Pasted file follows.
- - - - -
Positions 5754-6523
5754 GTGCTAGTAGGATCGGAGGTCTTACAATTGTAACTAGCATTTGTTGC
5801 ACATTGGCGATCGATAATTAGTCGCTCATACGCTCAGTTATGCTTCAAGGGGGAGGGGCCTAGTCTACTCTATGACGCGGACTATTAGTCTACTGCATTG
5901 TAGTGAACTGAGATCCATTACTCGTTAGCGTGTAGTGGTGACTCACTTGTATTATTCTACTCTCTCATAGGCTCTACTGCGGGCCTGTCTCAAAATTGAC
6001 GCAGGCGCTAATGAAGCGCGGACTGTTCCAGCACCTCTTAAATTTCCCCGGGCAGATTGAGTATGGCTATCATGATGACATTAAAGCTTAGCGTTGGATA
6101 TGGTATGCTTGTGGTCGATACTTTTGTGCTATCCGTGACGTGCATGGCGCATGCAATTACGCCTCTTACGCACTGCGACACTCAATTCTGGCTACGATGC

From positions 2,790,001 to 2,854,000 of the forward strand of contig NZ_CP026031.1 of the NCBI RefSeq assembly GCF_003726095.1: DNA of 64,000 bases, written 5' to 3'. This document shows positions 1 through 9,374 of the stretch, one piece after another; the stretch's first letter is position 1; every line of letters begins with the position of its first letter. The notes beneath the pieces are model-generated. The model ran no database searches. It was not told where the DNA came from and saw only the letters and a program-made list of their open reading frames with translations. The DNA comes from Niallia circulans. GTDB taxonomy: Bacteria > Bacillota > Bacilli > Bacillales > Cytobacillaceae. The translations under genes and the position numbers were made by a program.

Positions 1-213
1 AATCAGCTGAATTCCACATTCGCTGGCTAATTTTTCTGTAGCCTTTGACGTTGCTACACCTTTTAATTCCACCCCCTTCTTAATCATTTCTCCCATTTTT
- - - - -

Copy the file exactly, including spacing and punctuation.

Positions 5754-6523
5754 GTGCTAGTAGGATCGGAGGTCTTACAATTGTAACTAGCATTTGTTGC
5801 ACATTGGCGATCGATAATTAGTCGCTCATACGCTCAGTTATGCTTCAAGGGGGAGGGGCCTAGTCTACTCTATGACGCGGACTATTAGTCTACTGCATTG
5901 TAGTGAACTGAGATCCATTACTCGTTAGCGTGTAGTGGTGACTCACTTGTATTATTCTACTCTCTCATAGGCTCTACTGCGGGCCTGTCTCAAAATTGAC
6001 GCAGGCGCTAATGAAGCGCGGACTGTTCCAGCACCTCTTAAATTTCCCCGGGCAGATTGAGTATGGCTATCATGATGACATTAAAGCTTAGCGTTGGATA
6101 TGGTATGCTTGTGGTCGATACTTTTGTGCTATCCGTGACGTGCATGGCGCATGCAATTACGCCTCTTACGCACTGCGACACTCAATTCTGGCTACGATGC

From positions 2,790,001 to 2,854,000 of the forward strand of contig NZ_CP026031.1 of the NCBI RefSeq assembly GCF_003726095.1: DNA of 64,000 bases, written 5' to 3'. This document shows positions 1 through 9,374 of the stretch, one piece after another; the stretch's first letter is position 1; every line of letters begins with the position of its first letter. The notes beneath the pieces are model-generated. The model ran no database searches. It was not told where the DNA came from and saw only the letters and a program-made list of their open reading frames with translations. The DNA comes from Niallia circulans. GTDB taxonomy: Bacteria > Bacillota > Bacilli > Bacillales > Cytobacillaceae. The translations under genes and the position numbers were made by a program.

Positions 1-213
1 AATCAGCTGAATTCCACATTCGCTGGCTAATTTTTCTGTAGCCTTTGACGTTGCTACACCTTTTAATTCCACCCCCTTCTTAATCATTTCTCCCATTTTT